Discipline, Motivation, and Spark

l was thinking about discipline, and how it pertains to my day to day decision making and why I succeed and fail. I decided to try to visualize it and think explore how I leverage discipline to stay on track.Goal: The goal sets the dotted line and dictates the target you are trying to hit. Good goal setting takes practice, as choosing too lofty a goal means even on your most motivated day, you’ll fall short of meeting the needs of your goal. This is failure before you begin.

Spark: The thing that gets you super excited about this goal. Maybe it’s watching an elite athlete perform an amazing feat. Maybe it’s seeing a photo of your fat ass. Maybe it’s seeing someone with something you wish you had. This spark is the impetus to get you started, but is extremely short lived. Usually lasting a few hours at most.

Motivation: Comes into play next. It ebbs and flows over time. Sometimes, the motivation is more than the minimum work required to achieve your goal, at which point the work is enjoyable and effortless. Other times, it dips below that minimum work line, and you fall off the wagon. Depending on how much time you spend below your ‘minimum work’ line, progress could completely stall, or you might even slide backwards. This might mean you have too aggressive a goal, or it might mean you need to lean on…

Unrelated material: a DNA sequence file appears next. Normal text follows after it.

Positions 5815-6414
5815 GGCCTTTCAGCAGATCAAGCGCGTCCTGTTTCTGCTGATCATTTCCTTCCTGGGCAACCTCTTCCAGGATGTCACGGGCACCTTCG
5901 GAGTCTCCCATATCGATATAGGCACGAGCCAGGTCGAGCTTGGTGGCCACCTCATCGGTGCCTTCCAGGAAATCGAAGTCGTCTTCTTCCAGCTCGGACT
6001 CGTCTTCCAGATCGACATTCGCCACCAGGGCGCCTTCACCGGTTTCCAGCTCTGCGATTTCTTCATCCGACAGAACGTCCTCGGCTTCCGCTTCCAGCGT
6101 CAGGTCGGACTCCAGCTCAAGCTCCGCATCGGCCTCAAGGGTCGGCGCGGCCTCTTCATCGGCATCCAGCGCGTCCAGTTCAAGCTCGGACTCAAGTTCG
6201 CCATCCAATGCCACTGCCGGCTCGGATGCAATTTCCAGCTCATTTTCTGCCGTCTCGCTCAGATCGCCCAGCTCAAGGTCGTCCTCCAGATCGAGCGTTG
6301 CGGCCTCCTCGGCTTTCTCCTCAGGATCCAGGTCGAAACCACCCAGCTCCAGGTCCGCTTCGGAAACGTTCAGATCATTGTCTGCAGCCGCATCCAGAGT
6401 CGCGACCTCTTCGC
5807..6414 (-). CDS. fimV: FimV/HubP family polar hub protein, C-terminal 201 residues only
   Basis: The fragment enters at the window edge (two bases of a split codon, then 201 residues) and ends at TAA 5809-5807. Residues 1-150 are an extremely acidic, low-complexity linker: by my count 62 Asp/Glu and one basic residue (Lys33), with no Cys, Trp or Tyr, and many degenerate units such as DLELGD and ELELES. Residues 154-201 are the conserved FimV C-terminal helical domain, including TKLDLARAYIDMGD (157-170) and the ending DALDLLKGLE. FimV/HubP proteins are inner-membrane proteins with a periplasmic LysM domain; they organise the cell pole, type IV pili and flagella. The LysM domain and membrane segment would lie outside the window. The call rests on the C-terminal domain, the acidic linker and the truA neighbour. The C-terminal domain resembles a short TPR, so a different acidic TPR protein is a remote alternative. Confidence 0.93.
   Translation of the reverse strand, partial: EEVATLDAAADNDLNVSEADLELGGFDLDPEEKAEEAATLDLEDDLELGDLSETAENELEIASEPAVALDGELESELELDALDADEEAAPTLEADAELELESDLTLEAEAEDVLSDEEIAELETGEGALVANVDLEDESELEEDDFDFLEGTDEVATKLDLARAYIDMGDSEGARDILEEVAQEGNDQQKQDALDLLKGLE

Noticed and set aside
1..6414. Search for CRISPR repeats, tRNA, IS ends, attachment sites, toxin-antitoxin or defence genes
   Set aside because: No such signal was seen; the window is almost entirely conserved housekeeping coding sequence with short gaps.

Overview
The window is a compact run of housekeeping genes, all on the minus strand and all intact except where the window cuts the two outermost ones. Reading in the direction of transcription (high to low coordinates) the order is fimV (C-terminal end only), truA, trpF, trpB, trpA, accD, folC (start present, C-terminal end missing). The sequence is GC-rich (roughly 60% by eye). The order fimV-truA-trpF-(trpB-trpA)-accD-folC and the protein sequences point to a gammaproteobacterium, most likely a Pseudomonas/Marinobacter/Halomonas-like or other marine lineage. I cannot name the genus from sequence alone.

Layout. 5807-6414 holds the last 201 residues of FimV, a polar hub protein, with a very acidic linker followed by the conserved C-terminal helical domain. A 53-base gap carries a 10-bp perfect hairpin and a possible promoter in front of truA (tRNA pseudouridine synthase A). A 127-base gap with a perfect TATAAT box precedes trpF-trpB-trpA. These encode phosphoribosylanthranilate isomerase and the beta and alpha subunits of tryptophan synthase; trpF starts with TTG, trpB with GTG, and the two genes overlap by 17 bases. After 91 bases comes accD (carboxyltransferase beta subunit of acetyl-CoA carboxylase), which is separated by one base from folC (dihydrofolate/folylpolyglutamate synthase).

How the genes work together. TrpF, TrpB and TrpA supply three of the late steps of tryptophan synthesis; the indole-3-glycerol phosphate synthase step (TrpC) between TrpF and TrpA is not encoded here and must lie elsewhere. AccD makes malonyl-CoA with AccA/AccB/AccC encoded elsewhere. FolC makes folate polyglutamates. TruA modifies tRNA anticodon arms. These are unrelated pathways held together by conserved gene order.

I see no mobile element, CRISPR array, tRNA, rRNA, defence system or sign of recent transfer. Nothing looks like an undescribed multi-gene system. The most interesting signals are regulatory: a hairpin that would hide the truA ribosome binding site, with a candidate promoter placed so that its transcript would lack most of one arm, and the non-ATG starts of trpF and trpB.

Discipline: Discipline is the safety net of wavering Motivation. Discipline is the ‘punching the card’ workout when you feel crummy, or the dedicated hour of study time when you’d rather be drinking. It’s the safety net that keeps you from riding the rollercoaster of motivation into the ground. But Discipline is a budget and depletes the more you use it. When you’re on a downswing, you’re burning up your reserves. Lean on Discipline too much and eventually you run out of it and failure results. Discipline replenishes during the upswings in motivation. Sometimes Discipline keeps you above the ‘minimum work’ line, and other times it falls below and only keeps you from derailing yourself. But it’s critical to use it. And just like gaining strength, it builds over time and you get more of it.

Area under the curve: The total work you perform towards your goal is the area under the line defined by the highest value of the three curves at any time (Spark/Motivation/Discipline).This is all purely hypothetical, but it was illustrative to me to visualize these components and will make me think about how I set goals, as well as giving me some feedback about why I seem to be failing or stalling.